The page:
Immunobiotic Lactobacillus rhamnosus strains differentially modulate antiviral immune response in porcine intestinal epithelial and antigen presenting cells

Julio Villena, Eriko Chiba, Maria Guadalupe Vizoso-Pinto, Yohsuke Tomosada, Takuya Takahashi, Takamasa Ishizuka, Hisashi Aso, Susana Salva, Susana Alvarez, Haruki Kitazawa

Research output: Contribution to journalArticlepeer-review

32 Citations (Scopus)

Abstract

Background: Previous findings suggested that Lactobacillus rhamnosus CRL1505 is able to increase resistance of children to intestinal viral infections. However, the intestinal cells, cytokines and receptors involved in the immunoregulatory effect of this probiotic strain have not been fully characterized. Results: We aimed to gain insight into the mechanisms involved in the immunomodulatory effect of the CRL1505 strain and therefore evaluated in vitro the crosstalk between L. rhamnosus CRL1505, porcine intestinal epithelial cells (IECs) and antigen presenting cells (APCs) from swine Peyer's patches in order to deepen our knowledge about the mechanisms, through which this strain may help preventing viral diarrhoea episodes. L. rhamnosus CRL1505 was able to induce IFN- and -β in IECs and improve the production of type I IFNs in response to poly(I:C) challenge independently of Toll-like receptor (TLR)-2 or TLR9 signalling. In addition, the CRL1505 strain induced mRNA expression of IL-6 and TNF- via TLR2 in IECs. Furthermore, the strain significantly increased surface molecules expression and cytokine production in intestinal APCs. The improved Th1 response induced by L. rhamnosus CRL1505 was triggered by TLR2 signalling and included augmented expression of MHC-II and co-stimulatory molecules and expression of IL-1β, IL-6, and IFN-γ in APCs. IL-10 was also significantly up-regulated by CRL1505 in APCs. Conclusions: It was recently reviewed the emergence of TLR agonists as new ways to transform antiviral treatments by introducing panviral therapeutics with less adverse effects than IFN therapies. The use of L. rhamnosus CRL1505 as modulator of innate immunity and inductor of antiviral type I IFNs, IFN-γ, and regulatory IL-10 clearly offers the potential to overcome this challenge.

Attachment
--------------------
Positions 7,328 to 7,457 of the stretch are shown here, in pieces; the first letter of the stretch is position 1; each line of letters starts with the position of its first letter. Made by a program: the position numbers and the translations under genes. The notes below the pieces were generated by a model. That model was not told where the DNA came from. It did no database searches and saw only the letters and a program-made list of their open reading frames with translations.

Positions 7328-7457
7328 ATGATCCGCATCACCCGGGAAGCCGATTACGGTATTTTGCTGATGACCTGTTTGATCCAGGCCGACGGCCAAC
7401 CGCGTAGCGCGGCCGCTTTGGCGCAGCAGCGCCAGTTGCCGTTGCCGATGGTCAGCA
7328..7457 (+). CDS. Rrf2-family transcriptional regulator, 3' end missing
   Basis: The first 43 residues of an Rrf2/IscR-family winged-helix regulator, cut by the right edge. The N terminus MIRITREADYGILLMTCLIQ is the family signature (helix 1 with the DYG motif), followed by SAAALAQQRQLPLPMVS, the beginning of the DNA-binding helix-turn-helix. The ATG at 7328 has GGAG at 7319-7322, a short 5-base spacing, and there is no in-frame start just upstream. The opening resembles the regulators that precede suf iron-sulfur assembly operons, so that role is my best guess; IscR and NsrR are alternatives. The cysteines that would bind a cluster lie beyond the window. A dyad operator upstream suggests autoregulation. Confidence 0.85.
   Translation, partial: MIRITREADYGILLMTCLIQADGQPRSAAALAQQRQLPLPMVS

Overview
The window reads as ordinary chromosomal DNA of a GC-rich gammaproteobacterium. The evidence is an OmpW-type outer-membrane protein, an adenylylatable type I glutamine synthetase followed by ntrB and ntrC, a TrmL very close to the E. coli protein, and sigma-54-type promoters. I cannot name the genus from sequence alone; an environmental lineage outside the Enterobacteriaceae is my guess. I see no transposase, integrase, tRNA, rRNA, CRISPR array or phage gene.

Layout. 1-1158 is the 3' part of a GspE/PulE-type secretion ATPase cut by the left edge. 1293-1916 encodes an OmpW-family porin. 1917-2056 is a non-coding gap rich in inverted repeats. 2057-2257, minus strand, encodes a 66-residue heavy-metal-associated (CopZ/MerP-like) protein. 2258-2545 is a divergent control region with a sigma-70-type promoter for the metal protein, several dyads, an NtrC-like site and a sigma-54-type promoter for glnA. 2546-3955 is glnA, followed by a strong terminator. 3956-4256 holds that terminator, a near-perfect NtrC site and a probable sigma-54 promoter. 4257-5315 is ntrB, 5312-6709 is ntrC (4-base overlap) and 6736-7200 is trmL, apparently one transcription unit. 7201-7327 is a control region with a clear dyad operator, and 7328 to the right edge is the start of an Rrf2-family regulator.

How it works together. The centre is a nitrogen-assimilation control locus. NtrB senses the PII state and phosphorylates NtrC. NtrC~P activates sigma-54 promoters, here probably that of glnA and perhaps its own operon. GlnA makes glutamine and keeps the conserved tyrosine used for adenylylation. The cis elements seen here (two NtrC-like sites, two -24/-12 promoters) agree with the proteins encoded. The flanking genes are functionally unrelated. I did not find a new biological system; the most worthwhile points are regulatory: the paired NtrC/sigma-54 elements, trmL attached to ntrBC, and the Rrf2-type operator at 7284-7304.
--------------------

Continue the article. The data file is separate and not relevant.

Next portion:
Original languageEnglish
Article number126
JournalBMC Microbiology
Volume14
Issue number1
DOIs
Publication statusPublished - 2014 May 16

Keywords

  • Antiviral immunity
  • Intestinal antigen presenting cells
  • Lactobacillus rhamnosus
  • PIE cells
  • Poly(I:C)
  • TLR2

ASJC Scopus subject areas

  • Microbiology
  • Microbiology (medical)

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